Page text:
Government officials in the African nation of Uganda have announced they will reintroduce a bill that will allow for execution of citizens convicted of homosexual acts.
President Yoweri Museveni endorsed the bill and has said he hopes to reintroduce it by the end of the year. Uganda had a similar law on the books until 2014, when the Constitutional Court of Uganda nullified it. Homosexuality remains criminal in the country.
“Homosexuality is not natural to Ugandans, but there has been a massive recruitment by gay people in schools, and especially among the youth, where they are promoting the falsehood that people are born like that,” said Ethics and Integrity Minister Simon Lokodo. He added: “Our current penal law is limited. It only criminalizes the act. We want it made clear that anyone who is even involved in promotion and recruitment has to be criminalised. Those that do grave acts will be given the death sentence.”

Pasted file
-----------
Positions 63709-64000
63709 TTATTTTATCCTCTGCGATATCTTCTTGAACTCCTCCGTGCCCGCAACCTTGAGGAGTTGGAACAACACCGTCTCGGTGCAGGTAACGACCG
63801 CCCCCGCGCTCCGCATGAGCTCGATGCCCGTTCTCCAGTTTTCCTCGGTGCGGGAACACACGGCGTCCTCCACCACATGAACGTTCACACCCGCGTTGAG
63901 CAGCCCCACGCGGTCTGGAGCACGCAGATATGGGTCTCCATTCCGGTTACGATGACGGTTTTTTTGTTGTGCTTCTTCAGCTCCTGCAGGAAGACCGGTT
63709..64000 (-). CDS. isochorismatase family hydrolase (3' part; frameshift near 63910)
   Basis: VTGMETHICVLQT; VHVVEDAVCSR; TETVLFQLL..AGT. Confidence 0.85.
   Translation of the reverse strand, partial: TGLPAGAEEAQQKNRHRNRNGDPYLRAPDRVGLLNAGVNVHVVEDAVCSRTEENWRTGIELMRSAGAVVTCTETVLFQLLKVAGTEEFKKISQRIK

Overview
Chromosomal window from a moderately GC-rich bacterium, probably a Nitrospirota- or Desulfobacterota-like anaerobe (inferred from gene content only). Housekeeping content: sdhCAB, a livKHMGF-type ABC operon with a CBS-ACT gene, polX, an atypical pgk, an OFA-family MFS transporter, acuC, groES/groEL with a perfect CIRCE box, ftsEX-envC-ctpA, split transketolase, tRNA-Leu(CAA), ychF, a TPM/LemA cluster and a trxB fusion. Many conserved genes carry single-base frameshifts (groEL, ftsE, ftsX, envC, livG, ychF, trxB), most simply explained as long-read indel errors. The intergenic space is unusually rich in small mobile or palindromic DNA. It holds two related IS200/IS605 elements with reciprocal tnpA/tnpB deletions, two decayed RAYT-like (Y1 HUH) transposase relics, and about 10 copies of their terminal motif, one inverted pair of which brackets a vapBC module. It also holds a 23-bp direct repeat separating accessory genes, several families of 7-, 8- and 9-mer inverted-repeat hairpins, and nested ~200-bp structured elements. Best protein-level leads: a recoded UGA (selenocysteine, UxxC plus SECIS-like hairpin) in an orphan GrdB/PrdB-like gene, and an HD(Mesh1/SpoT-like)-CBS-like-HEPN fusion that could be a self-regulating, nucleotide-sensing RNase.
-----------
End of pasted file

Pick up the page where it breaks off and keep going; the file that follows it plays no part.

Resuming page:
If passed, Uganda would join a handful of nations like Iran and Saudia Arabia which encourage the execution of LGBTQ people. Several religious groups in the United States and Europe had previously attracted controversy for donating funds or speaking out in support of the “kill the gays” law.